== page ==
C. S. Lewis said, "What you think is one thing; what you imagine while you are thinking is another." Although Jesus speaks specifically to men whose imaginations are likely to cause sinful behavior, his words apply also to women who may not be as prone to sexual fantasy themselves, but who often flirt with the fantasies of men.

How then can men and women control sinful sexual fantasies? Jesus suggests, "If your right eye makes you stumble, cut it off, and throw it from you; for it is better for you that one of the parts of your body perish, than for your whole body to go into hell. And if your right hand makes you stumble, tear it out, and throw it from you; for it is better for you that one of the parts of your body perish, than for your whole body to be thrown into hell" (Matthew 5:29-30). Jesus (and good sense!) demands that we eliminate anything that causes us to sin. I believe his advice is meant to be taken seriously but not literally. After all, we can see as much with our left eye as with our right and do as much with our left hand as with our right. Sin is in neither our eye nor hand but in our heart.

Notice that this is do-it-yourself surgery. Nobody should amputate his brother or sister's hand or eye. Jesus' principle (that we cut off anything that causes us to sin) does not impose a uniform code of behavior on everyone. What causes me to sin may not cause you to sin. We need to be aware of our own vulnerability and regulate our thoughts and circumstances accordingly.

How then can we cut off sinful thoughts? How can we get rid of degrading thought patterns? The harder we try, the harder it gets. If I were to ask you to try very hard not to think of dill pickles, the one thing you would be sure to think about would be dill pickles. How, then, can you control your thoughts? I suggest four surgical tools. Some are more helpful than others. Use whatever works for you.

The first tool is laughter. Sexual appetites are more quickly robbed of their power over us when we treat them with humor than with reverential gravity.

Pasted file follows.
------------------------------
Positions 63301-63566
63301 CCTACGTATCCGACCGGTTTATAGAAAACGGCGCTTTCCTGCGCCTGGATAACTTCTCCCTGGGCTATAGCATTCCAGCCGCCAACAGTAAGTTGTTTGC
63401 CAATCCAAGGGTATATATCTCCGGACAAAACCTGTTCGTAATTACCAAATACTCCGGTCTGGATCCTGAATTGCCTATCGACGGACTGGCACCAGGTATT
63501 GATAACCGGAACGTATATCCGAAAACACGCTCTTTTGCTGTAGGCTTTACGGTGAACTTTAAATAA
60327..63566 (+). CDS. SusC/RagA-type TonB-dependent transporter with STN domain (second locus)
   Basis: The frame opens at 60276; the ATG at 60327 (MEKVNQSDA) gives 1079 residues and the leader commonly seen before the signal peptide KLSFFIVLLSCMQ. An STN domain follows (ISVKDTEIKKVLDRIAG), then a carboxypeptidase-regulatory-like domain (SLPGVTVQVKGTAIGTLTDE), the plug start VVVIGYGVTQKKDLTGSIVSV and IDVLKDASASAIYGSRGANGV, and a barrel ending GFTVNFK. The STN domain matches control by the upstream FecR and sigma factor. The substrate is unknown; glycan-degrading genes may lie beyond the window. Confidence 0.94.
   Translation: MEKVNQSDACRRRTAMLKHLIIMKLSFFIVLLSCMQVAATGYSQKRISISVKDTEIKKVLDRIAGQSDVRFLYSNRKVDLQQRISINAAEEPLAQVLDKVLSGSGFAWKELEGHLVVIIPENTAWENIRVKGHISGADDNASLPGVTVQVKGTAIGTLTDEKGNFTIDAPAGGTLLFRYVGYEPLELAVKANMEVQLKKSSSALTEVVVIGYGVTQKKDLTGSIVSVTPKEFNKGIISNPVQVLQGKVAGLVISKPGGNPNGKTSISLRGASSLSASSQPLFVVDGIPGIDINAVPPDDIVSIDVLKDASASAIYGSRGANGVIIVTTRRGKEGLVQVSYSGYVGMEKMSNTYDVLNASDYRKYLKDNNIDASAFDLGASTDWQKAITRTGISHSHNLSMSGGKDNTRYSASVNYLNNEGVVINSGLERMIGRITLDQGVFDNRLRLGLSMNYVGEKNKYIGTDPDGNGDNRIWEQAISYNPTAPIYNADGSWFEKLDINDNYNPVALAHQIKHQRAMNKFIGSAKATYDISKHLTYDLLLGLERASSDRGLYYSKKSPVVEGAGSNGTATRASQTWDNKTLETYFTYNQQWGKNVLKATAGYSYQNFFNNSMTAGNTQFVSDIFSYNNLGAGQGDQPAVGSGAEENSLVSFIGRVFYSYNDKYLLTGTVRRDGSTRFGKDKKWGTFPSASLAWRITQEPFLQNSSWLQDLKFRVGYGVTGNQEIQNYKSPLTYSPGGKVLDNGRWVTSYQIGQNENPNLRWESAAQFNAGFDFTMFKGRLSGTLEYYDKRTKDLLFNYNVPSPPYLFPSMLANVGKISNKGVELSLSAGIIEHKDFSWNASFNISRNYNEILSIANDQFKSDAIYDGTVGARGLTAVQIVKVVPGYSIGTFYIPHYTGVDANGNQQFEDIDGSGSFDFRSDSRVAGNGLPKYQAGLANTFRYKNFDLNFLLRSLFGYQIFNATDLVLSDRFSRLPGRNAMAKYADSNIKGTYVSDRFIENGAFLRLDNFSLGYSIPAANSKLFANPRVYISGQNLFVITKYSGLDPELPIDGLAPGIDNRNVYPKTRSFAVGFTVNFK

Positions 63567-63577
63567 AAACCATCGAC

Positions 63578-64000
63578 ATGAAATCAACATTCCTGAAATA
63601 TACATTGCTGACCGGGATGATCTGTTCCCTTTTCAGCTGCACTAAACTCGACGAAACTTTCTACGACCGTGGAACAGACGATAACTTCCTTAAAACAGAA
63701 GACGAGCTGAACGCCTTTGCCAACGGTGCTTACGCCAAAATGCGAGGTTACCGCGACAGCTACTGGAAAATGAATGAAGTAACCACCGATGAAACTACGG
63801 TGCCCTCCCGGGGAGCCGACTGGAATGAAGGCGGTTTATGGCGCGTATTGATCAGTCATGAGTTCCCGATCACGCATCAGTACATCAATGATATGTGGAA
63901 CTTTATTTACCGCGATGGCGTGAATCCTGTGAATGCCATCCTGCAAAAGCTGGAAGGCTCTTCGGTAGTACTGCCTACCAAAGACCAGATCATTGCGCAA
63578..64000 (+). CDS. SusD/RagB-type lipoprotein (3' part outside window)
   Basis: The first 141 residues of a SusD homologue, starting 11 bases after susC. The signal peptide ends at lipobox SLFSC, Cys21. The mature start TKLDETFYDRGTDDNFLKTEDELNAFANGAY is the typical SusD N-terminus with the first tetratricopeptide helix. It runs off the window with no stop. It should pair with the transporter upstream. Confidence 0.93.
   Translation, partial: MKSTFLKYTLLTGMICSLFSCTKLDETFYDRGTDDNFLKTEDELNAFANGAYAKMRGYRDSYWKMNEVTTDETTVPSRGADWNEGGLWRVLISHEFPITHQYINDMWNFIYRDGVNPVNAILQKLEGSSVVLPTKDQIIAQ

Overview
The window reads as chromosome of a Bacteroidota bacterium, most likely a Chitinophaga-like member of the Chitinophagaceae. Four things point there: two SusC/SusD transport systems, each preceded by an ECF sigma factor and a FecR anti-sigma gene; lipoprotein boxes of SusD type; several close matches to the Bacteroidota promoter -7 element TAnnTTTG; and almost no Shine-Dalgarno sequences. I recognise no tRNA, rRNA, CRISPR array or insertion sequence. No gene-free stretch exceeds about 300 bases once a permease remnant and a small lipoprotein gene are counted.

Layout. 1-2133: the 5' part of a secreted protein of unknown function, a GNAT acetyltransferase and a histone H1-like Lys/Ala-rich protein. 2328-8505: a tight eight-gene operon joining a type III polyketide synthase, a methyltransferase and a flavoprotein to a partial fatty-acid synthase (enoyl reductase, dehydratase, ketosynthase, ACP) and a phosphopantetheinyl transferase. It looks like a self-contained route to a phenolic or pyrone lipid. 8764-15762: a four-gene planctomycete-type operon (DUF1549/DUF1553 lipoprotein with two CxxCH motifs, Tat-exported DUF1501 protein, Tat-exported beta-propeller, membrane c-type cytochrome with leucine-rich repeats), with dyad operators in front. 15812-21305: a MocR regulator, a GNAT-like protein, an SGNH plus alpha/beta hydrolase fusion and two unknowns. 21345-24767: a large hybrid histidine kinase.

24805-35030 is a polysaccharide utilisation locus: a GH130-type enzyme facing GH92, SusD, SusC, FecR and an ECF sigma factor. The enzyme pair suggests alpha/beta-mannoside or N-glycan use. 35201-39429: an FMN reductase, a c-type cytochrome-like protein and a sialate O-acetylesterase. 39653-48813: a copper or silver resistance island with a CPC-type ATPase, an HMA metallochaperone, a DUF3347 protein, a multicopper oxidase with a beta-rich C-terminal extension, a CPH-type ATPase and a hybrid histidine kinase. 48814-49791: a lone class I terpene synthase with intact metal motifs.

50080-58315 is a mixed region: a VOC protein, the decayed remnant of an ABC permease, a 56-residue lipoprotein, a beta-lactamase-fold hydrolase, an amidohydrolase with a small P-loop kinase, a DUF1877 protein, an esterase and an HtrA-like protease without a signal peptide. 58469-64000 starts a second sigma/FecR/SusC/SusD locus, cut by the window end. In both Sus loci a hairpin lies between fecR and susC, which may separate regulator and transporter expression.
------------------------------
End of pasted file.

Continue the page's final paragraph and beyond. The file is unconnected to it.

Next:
The second tool is confession (See James 5:16). Lust is an oft disguised and hidden enemy which cannot stand exposure. Get honest with God. Agree with him about your true condition, your real thoughts, your actual behavior. Remember, God forgives sins, but he doesn't forgive excuses.

The third tool is love. Self-serving lust can be dethroned only by a stronger love which seeks the welfare of others (See Matthew 12:43-45). Lust is not love. Lust wants it, the thing itself; love wants the beloved. The thing is a sensory pleasure that occurs within one's own body. It has often been said that a lustful man wants a woman. But that is not what he wants. What he really wants is a pleasure for which the woman happens to be a convenient piece of apparatus. Lust is what makes people want sex even when they have no desire to be with each other.

Desires donít go away just because you want them to go. They donít disappear like a burst bubble when you pray, but they do tend to fade into the background when they are displaced by stronger desires. Love is what makes people want to be with each other even when they have no desire for sex. Paul prescribes, "Fill your minds with those things which are good and that deserve praise: things that are true, noble, right, pure, lovely and honorable" (Philippians 4:8).

You are what you are and where you are because of what goes into your mind. Garbage in, garbage out applies to your thinking. That should make a difference in the kind of movies you see and the videos you rent.

The fourth tool is sacrifice. You can be free only by distinguishing the good (your right hand and eye) from the best (your whole body). If necessary, you must be willing to give up attractive friends and circumstances for something better: peace and wholeness with God.

Like a rash or mosquito bite, the more you scratch lust, the more it itches. The road to hell runs through the valley of self-indulgence to the canyon of self-enslavement. Those who travel it are prisoners of their appetites who would burn down a cathedral to roast a hot dog.

You are not what you think you are. But what you think, you are! The wise Solomon said, "As a man thinketh in his heart, so is he" (Proverbs 23:7). None of us is what we ought to be, but all of us can be better than we are. We just need to "let the words of my mouth and the meditation of my heart be acceptable in thy sight." And there is no way on earth we can do that except the Lord be "our strength and our redeemer" (Psalm 19:14).